For immediate release, Tuesday, June 11, 2019
“Every story is local to somewhere”
Samuel Piccolo wins 2019 Dalton Camp Award and $10,000 prize
for essay about the power of community journalism
(Toronto) Samuel Piccolo has won the 2019 Dalton Camp Award for his essay A Sleepless Year in a Sleepy Town, an eloquent first-hand account of the power of local journalism.
The Dalton Camp Award is a $10,000 prize for the best essay on the link between media and democracy, presented annually by Friends of Canadian Broadcasting.
A Sleepless Year in a Sleepy Town recounts Piccolo’s time as the principal reporter at The Pelham Voice, a free weekly in southern Ontario which is so small it does not have a Wikipedia page. Though small, The Voice’s hard-hitting journalism has exposed wrongdoing, while also chronicling and enriching everyday life for the people of Pelham.
Read the essay in full here.
“It is an honour to win this award,” says Piccolo. “When I started my journey to journalism, I had no idea just how important a scrappy little weekly like The Voice can be. For a year in my town, I was the media. It’s a tough but essential job. I hope that my story inspires others to take up this essential public service in towns across Canada. There can be no democracy without journalism.”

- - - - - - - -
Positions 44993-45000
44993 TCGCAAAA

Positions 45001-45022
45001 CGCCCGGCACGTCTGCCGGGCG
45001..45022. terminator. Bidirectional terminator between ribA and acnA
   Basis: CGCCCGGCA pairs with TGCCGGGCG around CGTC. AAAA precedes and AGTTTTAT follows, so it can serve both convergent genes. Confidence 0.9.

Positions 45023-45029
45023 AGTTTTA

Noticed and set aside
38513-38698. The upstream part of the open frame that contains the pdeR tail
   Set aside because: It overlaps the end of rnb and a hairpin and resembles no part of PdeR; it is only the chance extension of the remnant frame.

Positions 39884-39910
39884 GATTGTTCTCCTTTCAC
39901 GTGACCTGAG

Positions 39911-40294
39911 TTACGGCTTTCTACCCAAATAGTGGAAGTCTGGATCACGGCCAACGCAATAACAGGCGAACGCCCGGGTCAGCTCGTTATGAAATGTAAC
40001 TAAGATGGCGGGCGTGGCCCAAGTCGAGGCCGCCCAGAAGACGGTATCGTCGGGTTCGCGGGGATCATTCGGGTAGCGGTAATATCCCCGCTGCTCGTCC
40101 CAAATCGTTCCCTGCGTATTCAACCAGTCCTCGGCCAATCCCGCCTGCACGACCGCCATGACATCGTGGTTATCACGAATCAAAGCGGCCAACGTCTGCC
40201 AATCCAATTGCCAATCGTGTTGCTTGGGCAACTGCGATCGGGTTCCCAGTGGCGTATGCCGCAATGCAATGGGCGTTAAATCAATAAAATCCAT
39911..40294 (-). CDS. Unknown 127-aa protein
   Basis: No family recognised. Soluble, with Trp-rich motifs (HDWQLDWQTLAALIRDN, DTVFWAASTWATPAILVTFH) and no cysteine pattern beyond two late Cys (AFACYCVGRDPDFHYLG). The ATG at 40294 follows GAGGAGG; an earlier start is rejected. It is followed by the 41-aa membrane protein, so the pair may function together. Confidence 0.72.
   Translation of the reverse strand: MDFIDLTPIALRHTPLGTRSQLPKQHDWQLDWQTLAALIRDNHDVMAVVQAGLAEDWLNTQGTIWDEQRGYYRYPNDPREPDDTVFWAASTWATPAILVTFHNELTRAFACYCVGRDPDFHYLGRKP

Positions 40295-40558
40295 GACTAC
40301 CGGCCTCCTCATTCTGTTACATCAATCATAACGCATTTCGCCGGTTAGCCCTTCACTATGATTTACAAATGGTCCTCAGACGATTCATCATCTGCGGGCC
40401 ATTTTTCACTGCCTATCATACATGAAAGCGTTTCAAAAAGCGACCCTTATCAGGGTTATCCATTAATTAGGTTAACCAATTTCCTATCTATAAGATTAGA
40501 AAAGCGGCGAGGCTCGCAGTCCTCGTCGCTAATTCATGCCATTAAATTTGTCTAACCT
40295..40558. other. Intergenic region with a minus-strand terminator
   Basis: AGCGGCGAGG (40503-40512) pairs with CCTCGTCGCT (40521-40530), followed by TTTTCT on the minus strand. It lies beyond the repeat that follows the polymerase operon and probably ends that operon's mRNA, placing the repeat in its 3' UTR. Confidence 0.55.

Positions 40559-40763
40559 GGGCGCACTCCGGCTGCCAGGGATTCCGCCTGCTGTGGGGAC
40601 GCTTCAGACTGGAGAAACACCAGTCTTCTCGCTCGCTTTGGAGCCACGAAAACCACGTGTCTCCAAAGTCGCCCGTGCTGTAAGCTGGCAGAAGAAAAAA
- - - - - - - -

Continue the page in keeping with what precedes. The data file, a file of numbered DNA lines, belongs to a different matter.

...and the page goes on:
Piccolo’s essay recounts how the Mayor and Town Council did not take kindly to The Voice’s reporting on an alleged coverup of the Town’s finances and dealings. Piccolo also wrote a 12,000 word investigative piece about a seniors’ residence, partially funded by the public, where staff allegedly charged illegal fees, entered apartments illegally, and bullied residents. One of those staff members was a Town Councillor.
“If it’s true that all politics is local, then so too is journalism. Every story is local to somewhere. For many people, the mundane matters most: garbage, streets, by-laws. But even more important is trust. Local government offers a real opportunity for people to have faith in their democracy, since it’s a place where they can more easily feel as though their representative are beholden only to them and not to a party leader, a universal desire in politics. Citizens can look legislators in the eye after each meeting, or in the Tim Hortons, or at the Legion. It is the same thing with the media.” — an excerpt from Piccolo’s winning essay
Piccolo’s essay was chosen from amongst 100 entries, by a three-member selection committee. “The jury was very taken with Samuel’s compelling and personal account of his year at the community paper in his hometown,” says selection committee member Pauline Couture. “At a time when journalism is threatened and media concentration has reached crisis proportions, his essay is a refreshing reminder that local media continue to support democracy at the most grassroots level and in meaningful ways.”
The Dalton Camp Award was created in 2002 to honour the memory of Dalton Camp, a distinguished commentator on Canadian public affairs. The winner also receives a commemorative metal designed by Canada's foremost medal designer and sculptress, the late Dore de Pédèry-Hunt.
Friends of Canadian Broadcasting is a watchdog group advocating for Canadian public broadcasting, journalism and storytelling on air, and online. Friends enjoys the support of 364,000 Canadians and is not affiliated with any broadcaster or political party.
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